Mixed reactions of shock, sadness and sarcasm continue to be heard from around the world over Wednesday’s storming of the U.S. Capitol by supporters of President Donald Trump angry over his loss in November’s presidential election.
“What happened today in Washington, D.C., is not America,” French President Emmanuel Macron said in a video message on Twitter late Wednesday. “We believe in the strength of our democracies. We believe in the strength of American democracy."
Indian Prime Minister Narendra Modi said he was “distressed” to see the “rioting and violence” in Washington in a statement issued on his Twitter account. “Orderly and peaceful transfer of power must continue. The democratic process cannot be allowed to be subverted through unlawful protests.”
Taiwan’s Foreign Affairs Ministry expressed regret over the violence in a statement issued Thursday. The ministry said it had sent out an emergency notice to Taiwanese citizens “to raise their level of alertness and pay attention to safety” in regards to the curfew imposed by local Washington officials.
Pakistani Foreign Ministry spokesman Zahid Hafeez Choudhri told reporters Thursday the government is closely following the developments in Washington. "We are hopeful that the situation will soon normalize and would not in any way impact the ongoing transition process,” Choudhri said.
Raoof Hasan, a special assistant to Pakistani Prime Minister Imran Khan, told VOA the images of pro-Trump extremists forcing their way into the House of Representatives and Senate chambers as lawmakers were certifying President-elect Joe Biden’s Electoral College victory proves the United States “commands little moral legitimacy to be commenting on democratic principles obtaining in other countries. “If the United States saw what the United States is doing in the United States, the United States would invade the United States to liberate the United States from the tyranny of the United States,” Hasan said on Twitter.
Shariman Lockman, a senior foreign policy and security studies analyst with the Institute of Strategic and International Studies in Malaysia, told VOA the riot “doesn’t put America in the best light.” “It just compounds negative thoughts that people already have about America. You know, you can't get COVID right and you can't get your elections right. You [the U.S. government] keep telling us how to organize ourselves, but you can't organize yourselves right."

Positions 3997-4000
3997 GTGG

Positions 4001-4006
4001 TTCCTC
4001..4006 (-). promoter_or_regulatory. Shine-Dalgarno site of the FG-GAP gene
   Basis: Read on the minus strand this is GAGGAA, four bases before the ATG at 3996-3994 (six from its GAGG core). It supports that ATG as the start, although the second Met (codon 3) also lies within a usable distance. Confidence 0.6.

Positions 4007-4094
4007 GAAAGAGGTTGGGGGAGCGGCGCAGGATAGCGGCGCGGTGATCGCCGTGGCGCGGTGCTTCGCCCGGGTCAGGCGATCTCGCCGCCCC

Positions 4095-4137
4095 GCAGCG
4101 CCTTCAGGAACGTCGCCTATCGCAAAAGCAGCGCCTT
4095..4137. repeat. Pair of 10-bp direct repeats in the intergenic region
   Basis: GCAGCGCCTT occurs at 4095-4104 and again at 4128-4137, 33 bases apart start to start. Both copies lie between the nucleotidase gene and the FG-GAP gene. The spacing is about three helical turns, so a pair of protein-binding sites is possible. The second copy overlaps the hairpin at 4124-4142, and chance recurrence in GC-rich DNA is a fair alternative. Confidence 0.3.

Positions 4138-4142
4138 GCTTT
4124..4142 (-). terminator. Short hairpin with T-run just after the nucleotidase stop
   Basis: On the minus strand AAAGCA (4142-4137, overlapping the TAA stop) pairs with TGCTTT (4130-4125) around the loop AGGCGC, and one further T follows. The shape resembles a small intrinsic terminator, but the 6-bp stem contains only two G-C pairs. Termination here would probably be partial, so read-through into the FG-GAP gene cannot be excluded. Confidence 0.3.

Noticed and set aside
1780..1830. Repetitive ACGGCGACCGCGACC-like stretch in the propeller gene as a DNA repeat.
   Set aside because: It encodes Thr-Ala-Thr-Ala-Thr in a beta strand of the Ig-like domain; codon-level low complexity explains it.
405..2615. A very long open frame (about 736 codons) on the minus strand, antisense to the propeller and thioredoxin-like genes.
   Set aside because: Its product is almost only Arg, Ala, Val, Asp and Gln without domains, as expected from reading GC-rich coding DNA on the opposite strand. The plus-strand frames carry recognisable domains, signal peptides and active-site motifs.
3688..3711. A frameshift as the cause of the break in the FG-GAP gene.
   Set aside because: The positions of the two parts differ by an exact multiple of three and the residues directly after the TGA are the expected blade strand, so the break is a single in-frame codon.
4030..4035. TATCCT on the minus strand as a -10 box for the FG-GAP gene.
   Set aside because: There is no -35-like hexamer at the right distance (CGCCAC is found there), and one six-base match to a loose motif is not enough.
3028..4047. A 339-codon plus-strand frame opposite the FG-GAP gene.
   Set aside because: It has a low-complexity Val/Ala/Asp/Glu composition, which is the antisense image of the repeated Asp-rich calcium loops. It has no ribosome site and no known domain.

In South Korea, senior lawmaker Song Young-gil, a member of South Korea’s ruling Democratic Party, said in a Facebook post the incident “revealed the shameful side of the United States.” “This kind of behavior can be exploited by dictatorships who want to justify their behavior,” added Song, who did not elaborate. “I look forward to seeing the United States restore its system.”
“Disgraceful scenes in U.S. Congress. The United States stands for democracy around the world and it is now vital that there should be a peaceful and orderly transfer of power,” British Prime Minister Boris Johnson wrote on Twitter.
European Union officials indicated their support for Biden on Wednesday, as pro-Trump extremists forced Capitol Hill into lockdown, interrupting the certification of Biden’s presidential victory.
“I believe in the strength of US institutions and democracy. Peaceful transition of power is at the core. @JoeBiden won the election,” Ursula von der Leyen, president of the European Commission, wrote on Twitter.
"The outcome of this democratic election must be respected,” NATO Chief Jens Stoltenberg wrote on Twitter.
Turkey’s Foreign Ministry released a statement Wednesday urging its citizens in the United States to avoid crowded places and confrontations.
“We invite all parties in the USA to temperance and common sense. We believe that the USA will overcome this domestic political crisis in maturity,” it wrote in a statement.
The Organization of American States also condemned the mobs.
The exercise of force and vandalism against the institutions constitutes a serious attack against democratic functioning,” the OAS General Secretariat on Incidents wrote in a statement Wednesday, urging a return to “much-needed rationality.”
In a televised speech Thursday, Iranian President Hassan Rouhani said events at the U.S. Capitol Wednesday are evidence Western democracy is fragile and vulnerable to populism. He said, “A populist has arrived, and he has led his country to disaster over these past four years."
Rohani added he hoped “the next occupants of the White House” will “restore the country to a position worthy of the American nation, because the American nation is a great nation."